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Data Plate

Am I required to have a data plate on my aircraft and engine?

You are required to have a data plate on your amateur-built aircraft, but you are not required by regulation to have a data plate (or any identification) on your engine.  The regulatory requirements can be found in 14 CFR Part 45, Identification and Registration Marking.  Paragraph 45.1, Applicability, states:

 45.1 Applicability.
This part prescribes the requirements for -
(a) Identification of aircraft, and identification of aircraft engines and propellers that are manufactured under the terms of a type or production certificate:
(b) Identification of certain replacement and modified parts produced for installation on type certificated products; and
(c) Nationality and registration marking of U.S. registered aircraft.

Initial reading of this paragraph would seem to indicate that, because your aircraft is not type certificated, this regulation does not apply.  However, further guidance is found in Part 45.11, the pertinent part of which states:

45.11 General.
(a) Aircraft and aircraft engines. Aircraft covered under § 21.182 of this chapter must be identified, and each person who manufacturers an aircraft engine under a type or production certificate shall identify that engine, by means of a fireproof plate that has the information specified in § 45.13 of this part marked on it by etching, stamping, engraving, or other approved method of fireproof marking.

This paragraph states that aircraft covered under Part 21.182 must be identified.  Part 21.182 refers to applicants for airworthiness certificates, and amateur-built aircraft are covered under that part, which in turn requires them to be identified as per Part 45.  However, you'll note that 45.11 states that only engines that are manufactured under a type or production certificate are required to be identified, which means that you are not required by regulation to have a data plate on your experimental engine.  However, more info on engine identification is included later in this article.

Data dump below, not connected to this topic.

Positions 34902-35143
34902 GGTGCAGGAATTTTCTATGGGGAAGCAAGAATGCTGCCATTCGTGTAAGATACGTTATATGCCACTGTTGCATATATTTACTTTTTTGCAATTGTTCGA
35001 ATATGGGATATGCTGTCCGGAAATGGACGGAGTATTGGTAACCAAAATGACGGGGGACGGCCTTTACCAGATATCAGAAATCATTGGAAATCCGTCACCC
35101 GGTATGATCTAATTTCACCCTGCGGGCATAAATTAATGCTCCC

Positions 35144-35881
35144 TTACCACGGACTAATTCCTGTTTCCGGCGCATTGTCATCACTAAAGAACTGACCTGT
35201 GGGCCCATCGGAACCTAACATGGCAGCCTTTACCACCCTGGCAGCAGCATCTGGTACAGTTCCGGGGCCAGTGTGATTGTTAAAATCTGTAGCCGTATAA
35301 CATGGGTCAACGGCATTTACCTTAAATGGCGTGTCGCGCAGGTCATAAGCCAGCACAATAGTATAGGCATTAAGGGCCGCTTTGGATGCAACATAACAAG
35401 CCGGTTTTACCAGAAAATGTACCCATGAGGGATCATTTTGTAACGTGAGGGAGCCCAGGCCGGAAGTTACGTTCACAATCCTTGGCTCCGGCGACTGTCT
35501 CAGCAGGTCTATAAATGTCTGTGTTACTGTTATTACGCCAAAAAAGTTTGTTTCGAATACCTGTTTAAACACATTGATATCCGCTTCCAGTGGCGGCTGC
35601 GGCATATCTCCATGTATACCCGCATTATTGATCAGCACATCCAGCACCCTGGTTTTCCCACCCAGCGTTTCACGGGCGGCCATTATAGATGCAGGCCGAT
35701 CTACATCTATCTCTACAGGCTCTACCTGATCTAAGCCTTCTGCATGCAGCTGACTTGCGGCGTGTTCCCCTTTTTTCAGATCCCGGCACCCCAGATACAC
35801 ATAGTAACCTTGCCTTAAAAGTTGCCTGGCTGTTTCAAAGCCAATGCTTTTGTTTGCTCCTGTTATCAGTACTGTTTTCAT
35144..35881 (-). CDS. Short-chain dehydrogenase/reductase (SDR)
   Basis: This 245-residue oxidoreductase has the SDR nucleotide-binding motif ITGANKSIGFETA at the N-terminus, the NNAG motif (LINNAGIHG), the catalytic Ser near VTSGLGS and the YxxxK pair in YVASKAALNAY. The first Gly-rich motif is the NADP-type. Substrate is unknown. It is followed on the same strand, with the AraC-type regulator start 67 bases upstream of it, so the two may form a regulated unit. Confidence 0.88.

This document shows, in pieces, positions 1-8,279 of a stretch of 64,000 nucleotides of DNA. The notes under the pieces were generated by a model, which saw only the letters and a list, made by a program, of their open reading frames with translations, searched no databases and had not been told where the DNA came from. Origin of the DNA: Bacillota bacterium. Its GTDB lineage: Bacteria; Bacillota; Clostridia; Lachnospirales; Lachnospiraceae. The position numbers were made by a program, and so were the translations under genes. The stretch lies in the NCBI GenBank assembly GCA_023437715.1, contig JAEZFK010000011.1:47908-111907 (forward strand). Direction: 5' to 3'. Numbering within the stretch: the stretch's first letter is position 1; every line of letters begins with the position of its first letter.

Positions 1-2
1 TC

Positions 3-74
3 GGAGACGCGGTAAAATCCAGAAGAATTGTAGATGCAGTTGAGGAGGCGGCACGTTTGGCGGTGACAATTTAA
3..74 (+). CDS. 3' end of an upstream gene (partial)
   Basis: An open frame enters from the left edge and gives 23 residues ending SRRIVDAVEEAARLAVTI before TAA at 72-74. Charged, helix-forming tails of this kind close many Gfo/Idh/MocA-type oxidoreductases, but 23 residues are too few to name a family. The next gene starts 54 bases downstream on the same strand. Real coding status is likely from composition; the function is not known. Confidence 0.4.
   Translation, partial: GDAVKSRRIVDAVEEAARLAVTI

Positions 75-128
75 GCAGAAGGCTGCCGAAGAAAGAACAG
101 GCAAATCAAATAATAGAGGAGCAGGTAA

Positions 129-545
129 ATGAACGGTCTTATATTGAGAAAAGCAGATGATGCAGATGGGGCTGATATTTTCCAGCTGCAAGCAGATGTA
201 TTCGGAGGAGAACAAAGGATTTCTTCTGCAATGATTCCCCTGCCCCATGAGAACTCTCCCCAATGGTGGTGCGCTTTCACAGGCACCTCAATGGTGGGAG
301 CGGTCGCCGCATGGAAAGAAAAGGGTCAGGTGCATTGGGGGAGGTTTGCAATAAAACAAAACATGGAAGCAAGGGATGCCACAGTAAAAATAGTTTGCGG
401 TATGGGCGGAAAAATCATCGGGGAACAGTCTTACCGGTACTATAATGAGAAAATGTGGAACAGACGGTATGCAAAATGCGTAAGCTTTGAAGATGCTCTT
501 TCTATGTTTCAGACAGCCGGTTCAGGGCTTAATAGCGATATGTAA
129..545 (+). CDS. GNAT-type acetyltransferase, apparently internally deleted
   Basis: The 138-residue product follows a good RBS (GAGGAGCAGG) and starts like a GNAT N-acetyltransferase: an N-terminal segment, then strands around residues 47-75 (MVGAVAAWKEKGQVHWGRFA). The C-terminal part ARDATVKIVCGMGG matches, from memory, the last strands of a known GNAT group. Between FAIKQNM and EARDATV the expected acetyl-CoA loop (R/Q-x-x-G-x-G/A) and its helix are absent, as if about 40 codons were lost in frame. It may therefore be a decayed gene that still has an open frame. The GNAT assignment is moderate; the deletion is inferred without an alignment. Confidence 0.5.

We now know that the aircraft must be identified by means of a fireproof plate containing the information specified in 45.13, the pertinent part of which states:

45.13 Identification data.
(a) The identification required by § 45.11(a) and (b) shall include the following information:
(1) Builder's name.
(2) Model designation.
(3) Builder's serial number.
(4) Type certificate number, if any.
(5) Production certificate number, if any

You'll note that items number 4 and 5 would not apply to amateur-built aircraft, so items 1 through 3 are the only info required on an amateur-built aircraft data plate.

Placement of the aircraft data plate is also covered in Part 45.11, the pertinent part of which states:

[T]he aircraft identification plate must be secured to the aircraft fuselage exterior so that it is legible to a person on the ground, and must be either adjacent to and aft of the rearmost entrance door or on the fuselage surface near the tail surfaces.

Note that the regulation specifically requires the data plate to be on the exterior of the aircraft. It cannot be mounted on an interior surface, even if it is visible from the outside. The regulation also stipulates that the date plate should not be attached in such a manner that it will not likely be defaced or removed during normal service, or lost or destroyed in an accident.  Thus, the data plate should not be placed on an inspection cover or access door, or on any part that is commonly removed for maintenance or inspection.  It should be attached to the fuselage itself.

Now, back to engine identification.  While you are not required by regulation to have any identifying info on your experimental engine, we recommend that you do identify it in some fashion.  There may come such a time that the engine might be separated from your airframe, and having it properly identified will make this separation easier to document.  Also, keeping track of maintenance, repair, and overhaul info is made easier if the engine is specifically identified.  As you are not required by regulation to identify the engine in any particular manner, you are free to decide how you might wish to accomplish this, but we feel that it is a good idea to identify the engine in some manner.

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